PB16 is our premier AVDEX (Aviation Defence Exercise). Germans and Dutch are included in the MCRU team for the first time.

Their history – 114 formed in 1943 in Northern Australia and South East Asia, performing long-range air surveillance and detection. They were Afghan Area of Operations – deployed. Based at Darwin since 2000, 114 MCRU also supports Army’s 1 BDE at Robertson Barracks.

These days, data is applied from all sources. They will operate on AWO/ABM instructor course and FCC/FCI courses. The unit interchanges between red and blue teams and is the lead C2 agency – Primary Command (eg Wedgetail, G550) can change however. 114 often deploys, but is garrisoned at Darwin most other times. TPS-77 is the radar used. They deploy about 10 personnel to remote locations like the Delamere Range. Christie noted that Heron (one of their data sources) is probably around 12-18 months from full Air Force integration.

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77 Sqn RAAF
CO 77 Sqn WGCDR “Grant”

This squadron trains operational and combat aircrew. We met the CO in their secure operations bunker which they use when deployed. Exercise roles include:

1. Offensive counter-air to gain or maintain air superiority across the airspace, protect strike packages (often first in), similar to the US “Wild Weasels”;

2. Strike proficiency with live weapons @ Bradshaw. Dynamic targeting – is specified after takeoff and planned enroute. Close escort, for instance, of B52s ex-Guam, is undertaken. Data is sourced from C2.

It’s clear WGCDR Grant is “impressed” with the F/A-18A; the “Classics” are still “fantastic aircraft”, he stated and with their avionics upgrades, weapons integration and software improvements, are “pretty much the best Classic Hornet in the world”. There are 14 of them based at Darwin for PB16.

Asked to rate the participants, WGCDR Grant noted Singapore impresses with their professionalism, simulating the US and Australia (they are training in the States). With so many nationalities participating, standardising the terminology and ironing out nuances becomes an important safety focus of the exercise – a common theme within all deployed units at PB16.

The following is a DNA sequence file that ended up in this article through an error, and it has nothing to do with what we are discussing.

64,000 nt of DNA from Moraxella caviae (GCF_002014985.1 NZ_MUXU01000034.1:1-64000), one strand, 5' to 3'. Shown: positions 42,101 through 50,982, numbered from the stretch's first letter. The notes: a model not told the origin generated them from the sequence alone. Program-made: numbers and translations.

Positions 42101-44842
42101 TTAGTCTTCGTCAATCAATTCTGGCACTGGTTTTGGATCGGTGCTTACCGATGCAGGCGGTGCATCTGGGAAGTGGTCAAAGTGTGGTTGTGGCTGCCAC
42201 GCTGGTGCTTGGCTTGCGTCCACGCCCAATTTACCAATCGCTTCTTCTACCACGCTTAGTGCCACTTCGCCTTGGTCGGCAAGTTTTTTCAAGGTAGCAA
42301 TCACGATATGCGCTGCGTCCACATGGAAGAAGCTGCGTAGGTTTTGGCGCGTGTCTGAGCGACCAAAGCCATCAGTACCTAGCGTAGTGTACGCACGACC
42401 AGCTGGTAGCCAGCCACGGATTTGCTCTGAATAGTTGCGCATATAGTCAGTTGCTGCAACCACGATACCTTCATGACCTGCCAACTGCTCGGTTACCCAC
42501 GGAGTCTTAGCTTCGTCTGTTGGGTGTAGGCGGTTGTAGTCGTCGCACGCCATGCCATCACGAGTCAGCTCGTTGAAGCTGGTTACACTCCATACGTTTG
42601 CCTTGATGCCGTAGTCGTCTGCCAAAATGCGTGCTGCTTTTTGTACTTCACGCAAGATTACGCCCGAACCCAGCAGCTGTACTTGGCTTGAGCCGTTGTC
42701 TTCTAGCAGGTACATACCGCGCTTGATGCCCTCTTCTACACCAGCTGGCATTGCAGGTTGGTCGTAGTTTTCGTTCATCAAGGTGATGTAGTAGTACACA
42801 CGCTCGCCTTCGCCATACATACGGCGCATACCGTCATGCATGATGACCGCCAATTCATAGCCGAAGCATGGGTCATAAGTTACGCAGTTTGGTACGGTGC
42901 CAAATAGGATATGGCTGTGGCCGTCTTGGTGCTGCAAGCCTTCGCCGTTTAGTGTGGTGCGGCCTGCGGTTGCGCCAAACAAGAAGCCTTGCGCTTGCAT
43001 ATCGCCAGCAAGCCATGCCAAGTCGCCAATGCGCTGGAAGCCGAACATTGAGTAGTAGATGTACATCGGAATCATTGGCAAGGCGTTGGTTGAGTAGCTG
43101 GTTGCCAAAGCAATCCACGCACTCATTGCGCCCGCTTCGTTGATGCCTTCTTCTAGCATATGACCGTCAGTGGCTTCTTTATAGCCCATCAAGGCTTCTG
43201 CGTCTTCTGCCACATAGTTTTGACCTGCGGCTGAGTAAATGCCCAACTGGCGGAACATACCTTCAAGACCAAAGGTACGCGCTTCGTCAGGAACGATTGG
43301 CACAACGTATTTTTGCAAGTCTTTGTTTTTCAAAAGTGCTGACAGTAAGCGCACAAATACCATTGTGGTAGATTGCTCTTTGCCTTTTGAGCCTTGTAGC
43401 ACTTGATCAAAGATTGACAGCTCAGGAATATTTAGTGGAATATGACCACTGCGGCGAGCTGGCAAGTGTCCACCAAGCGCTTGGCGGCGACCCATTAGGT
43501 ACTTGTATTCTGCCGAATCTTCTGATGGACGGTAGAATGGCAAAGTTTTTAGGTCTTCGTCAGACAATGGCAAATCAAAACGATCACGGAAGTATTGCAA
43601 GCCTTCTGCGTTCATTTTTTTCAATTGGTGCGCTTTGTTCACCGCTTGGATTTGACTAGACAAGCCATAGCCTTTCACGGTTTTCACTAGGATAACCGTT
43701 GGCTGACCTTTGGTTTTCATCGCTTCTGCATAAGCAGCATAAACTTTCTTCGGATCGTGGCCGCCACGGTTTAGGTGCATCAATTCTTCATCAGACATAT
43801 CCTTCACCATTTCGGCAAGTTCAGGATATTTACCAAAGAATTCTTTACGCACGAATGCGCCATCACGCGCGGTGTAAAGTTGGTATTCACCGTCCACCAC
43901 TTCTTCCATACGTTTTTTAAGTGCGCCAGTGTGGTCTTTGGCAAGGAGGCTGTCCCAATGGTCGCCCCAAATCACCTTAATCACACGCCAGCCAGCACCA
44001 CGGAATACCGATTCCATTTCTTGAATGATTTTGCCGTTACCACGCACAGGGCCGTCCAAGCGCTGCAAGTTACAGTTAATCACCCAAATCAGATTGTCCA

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PHOTORECON, along with local and international media organisations, was invited to participate in various photographic opportunities and media conferences during the exercise. We were taken to the runway for some fast jet launches during the morning “wave” and toured an OLA in which were parked two of 77SQNs F/A-18 “classic” Hornets. Undoubtedly, the highlight was the rare invitation to fly in the KC-30A for an air-refuelling mission with fast jets. As it turned out, RAAF 1 Sqn F/A-18Fs tanked and we were treated to several F-16Cs of the 14th FS keeping station off our wing. The results may be seen accompanying this article.

Mindal Beach photos…

 

On the Thursday of this busy week, Pitch Black participants put on an hour-long display off the foreshore of Mindil Beach on the night of the market. Always a highlight, PHOTORECON captured some of the atmosphere of this now-traditional thank you to the people of Darwin.

Darwin Open Day photos…

Further to this, RAAF Base Darwin opened its doors on the Saturday for Open Day. Aircraft and personnel representing the participating nations and many units were in attendance. It was a great opportunity to meet the crews who were seen regularly over what was an incredible week!

PHOTORECON wishes to thank the Royal Australian Air Force Media Embed Program for the superb access and many opportunities afforded to us at Exercise Pitch Black 2016. Your professionalism and care for your charges during the program was as good could be wished for, we specifically wish to thank:

Exercise Pitch Black Public Affairs (and Media Embed Program):
Squadron Leader Gavin Briggs
Squadron Leader Andy Anderson
Flight Lieutenant Nicholas O’Connor
Flight Lieutenant Darren Carruthers
Squadron Leader Skye Smith, Deputy Director, RAAF Public Affairs, Ex.PB16
September Clare
The PRO team at RAAF Headquarters, Canberra (Courtney Parkinson)
The Leadership of the various units we visited: 1 SQN, 77 Sqn, 114 MCRU, 14th FS (PACAF), and Royal Thai Air Force.